This film is inspired by the true story of my village in Jharkhand, India. Once in this remote and isolated community, villagers coexisted like members of a large extended family where they maintained a unique way of life—mellow and harmonious, celebratory and united. With the passage of time and the evolution of modernity, government and private agencies alike made inroads into this simple community, throwing open the floodgates of drastic change which would come to erode the very fabric of village society.
With the arrival of new institutions such as government schools, a police force, and a banking system, money began pouring in from this wave of development projects. The village entered a transformatory phase, coming to possess many of the same amenities found in modern urban centers around the world. Citizens disengaged from one another, growing progressively private, limiting interaction, and keeping to themselves and their families. The agricultural way of life and the traditional spirit of self-sufficiency were shunned in favor of reliance on government support or the earnings of a single family member working in the city.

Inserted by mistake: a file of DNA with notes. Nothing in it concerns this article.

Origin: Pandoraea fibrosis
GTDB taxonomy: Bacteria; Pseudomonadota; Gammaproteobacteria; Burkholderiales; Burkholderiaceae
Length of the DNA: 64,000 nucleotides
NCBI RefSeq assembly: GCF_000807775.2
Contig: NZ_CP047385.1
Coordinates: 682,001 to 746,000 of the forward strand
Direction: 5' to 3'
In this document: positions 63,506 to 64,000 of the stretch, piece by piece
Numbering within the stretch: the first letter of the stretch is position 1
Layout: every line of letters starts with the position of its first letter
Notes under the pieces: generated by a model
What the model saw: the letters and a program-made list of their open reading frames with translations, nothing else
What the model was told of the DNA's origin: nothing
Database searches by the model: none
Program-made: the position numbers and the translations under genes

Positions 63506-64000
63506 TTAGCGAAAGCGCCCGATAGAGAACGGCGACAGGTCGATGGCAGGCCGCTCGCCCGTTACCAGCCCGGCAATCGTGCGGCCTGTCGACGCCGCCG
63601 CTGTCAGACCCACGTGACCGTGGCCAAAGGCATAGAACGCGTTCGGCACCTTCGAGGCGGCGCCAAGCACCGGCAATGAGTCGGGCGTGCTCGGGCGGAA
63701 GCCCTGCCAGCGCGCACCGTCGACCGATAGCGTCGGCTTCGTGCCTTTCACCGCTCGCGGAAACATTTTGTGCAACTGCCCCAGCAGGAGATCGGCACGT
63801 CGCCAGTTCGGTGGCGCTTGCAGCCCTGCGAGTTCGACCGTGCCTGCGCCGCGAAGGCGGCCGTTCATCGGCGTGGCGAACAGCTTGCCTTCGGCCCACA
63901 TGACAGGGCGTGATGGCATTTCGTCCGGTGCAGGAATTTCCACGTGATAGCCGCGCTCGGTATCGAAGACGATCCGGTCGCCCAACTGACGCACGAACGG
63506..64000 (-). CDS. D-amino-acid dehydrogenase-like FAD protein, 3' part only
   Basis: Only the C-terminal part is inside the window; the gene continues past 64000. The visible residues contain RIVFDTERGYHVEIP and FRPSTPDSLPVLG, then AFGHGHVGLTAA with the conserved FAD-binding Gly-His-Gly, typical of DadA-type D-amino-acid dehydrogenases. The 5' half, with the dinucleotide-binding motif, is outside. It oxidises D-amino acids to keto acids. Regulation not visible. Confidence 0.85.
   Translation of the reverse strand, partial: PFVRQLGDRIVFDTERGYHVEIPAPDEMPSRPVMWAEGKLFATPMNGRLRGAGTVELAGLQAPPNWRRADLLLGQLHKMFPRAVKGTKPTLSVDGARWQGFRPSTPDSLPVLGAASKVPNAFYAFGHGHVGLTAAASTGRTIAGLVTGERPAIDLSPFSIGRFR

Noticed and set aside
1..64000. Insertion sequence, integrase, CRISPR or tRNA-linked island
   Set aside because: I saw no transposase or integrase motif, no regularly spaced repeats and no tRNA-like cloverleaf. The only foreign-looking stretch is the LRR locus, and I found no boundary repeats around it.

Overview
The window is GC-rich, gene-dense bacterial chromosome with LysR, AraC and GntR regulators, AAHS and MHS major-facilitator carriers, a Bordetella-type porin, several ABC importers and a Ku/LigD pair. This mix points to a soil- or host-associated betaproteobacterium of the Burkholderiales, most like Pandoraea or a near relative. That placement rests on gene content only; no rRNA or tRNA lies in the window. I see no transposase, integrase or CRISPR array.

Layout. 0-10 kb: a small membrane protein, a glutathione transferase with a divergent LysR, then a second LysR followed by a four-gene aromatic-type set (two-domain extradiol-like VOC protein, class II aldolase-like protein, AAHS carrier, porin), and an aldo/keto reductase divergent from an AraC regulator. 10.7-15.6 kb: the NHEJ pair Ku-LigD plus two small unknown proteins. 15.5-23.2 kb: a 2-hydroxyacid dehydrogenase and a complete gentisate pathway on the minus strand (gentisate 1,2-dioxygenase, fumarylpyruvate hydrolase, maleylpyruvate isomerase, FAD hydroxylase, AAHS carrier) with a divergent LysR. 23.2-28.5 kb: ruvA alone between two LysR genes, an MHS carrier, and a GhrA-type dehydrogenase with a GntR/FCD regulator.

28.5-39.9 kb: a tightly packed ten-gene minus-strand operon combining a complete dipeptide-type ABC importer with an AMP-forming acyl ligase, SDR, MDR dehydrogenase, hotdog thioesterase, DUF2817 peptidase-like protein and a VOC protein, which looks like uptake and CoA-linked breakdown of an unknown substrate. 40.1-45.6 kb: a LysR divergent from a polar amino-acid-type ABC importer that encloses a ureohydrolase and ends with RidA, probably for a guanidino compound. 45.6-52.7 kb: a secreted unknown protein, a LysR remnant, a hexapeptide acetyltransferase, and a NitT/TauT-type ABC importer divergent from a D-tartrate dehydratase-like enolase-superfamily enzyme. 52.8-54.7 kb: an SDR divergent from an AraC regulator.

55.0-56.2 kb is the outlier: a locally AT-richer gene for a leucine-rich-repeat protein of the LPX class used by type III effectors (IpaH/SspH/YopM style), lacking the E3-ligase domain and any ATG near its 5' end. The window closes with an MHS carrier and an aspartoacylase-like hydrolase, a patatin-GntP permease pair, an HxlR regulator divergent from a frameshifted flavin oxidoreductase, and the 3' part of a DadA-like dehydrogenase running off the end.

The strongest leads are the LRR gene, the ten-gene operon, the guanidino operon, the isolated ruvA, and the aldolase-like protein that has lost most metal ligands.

With such pervasive change, the very nature of what the village once was seems to have vanished. Regrettably, so many villages across India share the same story of erosion. This film is an attempt to pack 200 years of India’s history into two hours of cinema. Herein, The Village called Bharatgaon, is itself the protagonist whose character unrecognizably transforms given events transpiring around and in it. Bharatgaon and lead male character Bharat serve as metaphors for the state of India, though representing diametrically opposed interpretations while simultaneously residing within one nation – competing, confronting, and falling for each other. This film is the outcome of those encounters.